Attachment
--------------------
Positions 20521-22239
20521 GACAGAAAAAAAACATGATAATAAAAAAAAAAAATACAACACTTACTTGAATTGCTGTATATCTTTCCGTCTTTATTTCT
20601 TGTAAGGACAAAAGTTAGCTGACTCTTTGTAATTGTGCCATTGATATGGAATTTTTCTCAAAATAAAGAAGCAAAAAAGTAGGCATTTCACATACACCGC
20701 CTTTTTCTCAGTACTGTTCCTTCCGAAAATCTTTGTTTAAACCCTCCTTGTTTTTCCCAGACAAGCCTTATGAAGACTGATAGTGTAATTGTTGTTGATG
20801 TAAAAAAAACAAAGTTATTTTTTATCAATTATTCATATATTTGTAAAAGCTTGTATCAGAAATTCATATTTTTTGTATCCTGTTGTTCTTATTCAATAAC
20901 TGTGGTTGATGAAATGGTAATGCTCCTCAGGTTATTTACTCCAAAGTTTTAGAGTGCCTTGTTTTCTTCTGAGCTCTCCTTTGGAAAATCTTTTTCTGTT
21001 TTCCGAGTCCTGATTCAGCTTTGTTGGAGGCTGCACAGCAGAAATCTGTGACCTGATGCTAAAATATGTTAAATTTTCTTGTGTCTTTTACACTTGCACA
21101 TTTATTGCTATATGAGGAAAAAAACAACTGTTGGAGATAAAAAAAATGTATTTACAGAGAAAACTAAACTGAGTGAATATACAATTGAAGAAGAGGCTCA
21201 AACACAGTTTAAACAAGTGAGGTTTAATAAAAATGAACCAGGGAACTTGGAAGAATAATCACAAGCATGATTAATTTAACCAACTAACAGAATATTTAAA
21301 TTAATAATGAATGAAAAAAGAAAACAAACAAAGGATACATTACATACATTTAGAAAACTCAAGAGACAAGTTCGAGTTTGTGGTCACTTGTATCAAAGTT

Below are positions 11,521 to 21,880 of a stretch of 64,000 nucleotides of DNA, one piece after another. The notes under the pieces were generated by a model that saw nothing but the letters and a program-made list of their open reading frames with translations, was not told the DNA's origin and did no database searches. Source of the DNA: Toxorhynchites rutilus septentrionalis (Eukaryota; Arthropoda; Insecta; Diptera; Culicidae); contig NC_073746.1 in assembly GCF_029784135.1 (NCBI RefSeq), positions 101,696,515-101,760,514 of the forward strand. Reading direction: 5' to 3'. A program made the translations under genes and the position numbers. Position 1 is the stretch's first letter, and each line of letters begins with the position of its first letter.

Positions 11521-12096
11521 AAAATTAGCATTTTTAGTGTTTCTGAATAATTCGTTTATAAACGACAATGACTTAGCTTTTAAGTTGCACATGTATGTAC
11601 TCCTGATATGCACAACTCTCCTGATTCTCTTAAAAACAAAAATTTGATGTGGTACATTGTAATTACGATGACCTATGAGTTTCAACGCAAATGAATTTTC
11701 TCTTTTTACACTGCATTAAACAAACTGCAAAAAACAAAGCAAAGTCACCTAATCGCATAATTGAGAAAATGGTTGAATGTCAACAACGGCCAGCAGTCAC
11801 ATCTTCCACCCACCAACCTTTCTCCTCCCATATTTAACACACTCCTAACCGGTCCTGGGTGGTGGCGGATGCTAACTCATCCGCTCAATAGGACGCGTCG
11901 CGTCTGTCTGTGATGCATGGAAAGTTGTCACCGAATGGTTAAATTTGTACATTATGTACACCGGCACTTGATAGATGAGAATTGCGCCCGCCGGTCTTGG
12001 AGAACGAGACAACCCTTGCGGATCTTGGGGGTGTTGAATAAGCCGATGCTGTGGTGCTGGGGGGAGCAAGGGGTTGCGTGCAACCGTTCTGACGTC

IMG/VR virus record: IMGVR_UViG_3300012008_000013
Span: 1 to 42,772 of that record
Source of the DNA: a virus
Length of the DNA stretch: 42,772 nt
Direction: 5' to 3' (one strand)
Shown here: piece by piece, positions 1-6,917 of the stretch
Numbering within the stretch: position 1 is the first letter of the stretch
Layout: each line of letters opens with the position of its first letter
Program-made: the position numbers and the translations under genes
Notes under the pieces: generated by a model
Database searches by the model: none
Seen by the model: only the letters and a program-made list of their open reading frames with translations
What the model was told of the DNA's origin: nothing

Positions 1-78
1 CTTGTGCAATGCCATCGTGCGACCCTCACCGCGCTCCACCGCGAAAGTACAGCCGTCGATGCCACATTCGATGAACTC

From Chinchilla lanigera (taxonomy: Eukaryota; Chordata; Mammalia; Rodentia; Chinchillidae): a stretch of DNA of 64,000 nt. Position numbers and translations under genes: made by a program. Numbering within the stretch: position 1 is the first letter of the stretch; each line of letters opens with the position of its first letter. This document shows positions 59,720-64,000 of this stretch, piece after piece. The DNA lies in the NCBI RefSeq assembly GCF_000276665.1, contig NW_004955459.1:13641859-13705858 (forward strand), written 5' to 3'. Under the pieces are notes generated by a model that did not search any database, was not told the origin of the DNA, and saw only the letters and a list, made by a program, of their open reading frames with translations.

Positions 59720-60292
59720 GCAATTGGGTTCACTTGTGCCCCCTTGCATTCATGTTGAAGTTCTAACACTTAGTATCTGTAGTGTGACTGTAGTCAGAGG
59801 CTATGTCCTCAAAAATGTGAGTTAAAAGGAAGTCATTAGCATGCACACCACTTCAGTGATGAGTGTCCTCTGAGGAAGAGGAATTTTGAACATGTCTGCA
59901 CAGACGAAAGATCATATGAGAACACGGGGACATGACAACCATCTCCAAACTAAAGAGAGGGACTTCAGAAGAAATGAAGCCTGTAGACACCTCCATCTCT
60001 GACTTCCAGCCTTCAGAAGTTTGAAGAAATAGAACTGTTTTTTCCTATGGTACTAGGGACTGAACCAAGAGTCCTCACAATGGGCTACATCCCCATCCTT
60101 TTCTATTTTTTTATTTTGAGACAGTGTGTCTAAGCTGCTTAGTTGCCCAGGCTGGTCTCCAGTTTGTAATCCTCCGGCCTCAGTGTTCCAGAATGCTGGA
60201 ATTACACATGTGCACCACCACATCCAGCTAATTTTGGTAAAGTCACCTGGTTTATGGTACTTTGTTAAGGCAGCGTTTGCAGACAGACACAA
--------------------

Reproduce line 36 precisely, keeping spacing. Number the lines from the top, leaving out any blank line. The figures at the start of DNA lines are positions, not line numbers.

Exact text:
59720 GCAATTGGGTTCACTTGTGCCCCCTTGCATTCATGTTGAAGTTCTAACACTTAGTATCTGTAGTGTGACTGTAGTCAGAGG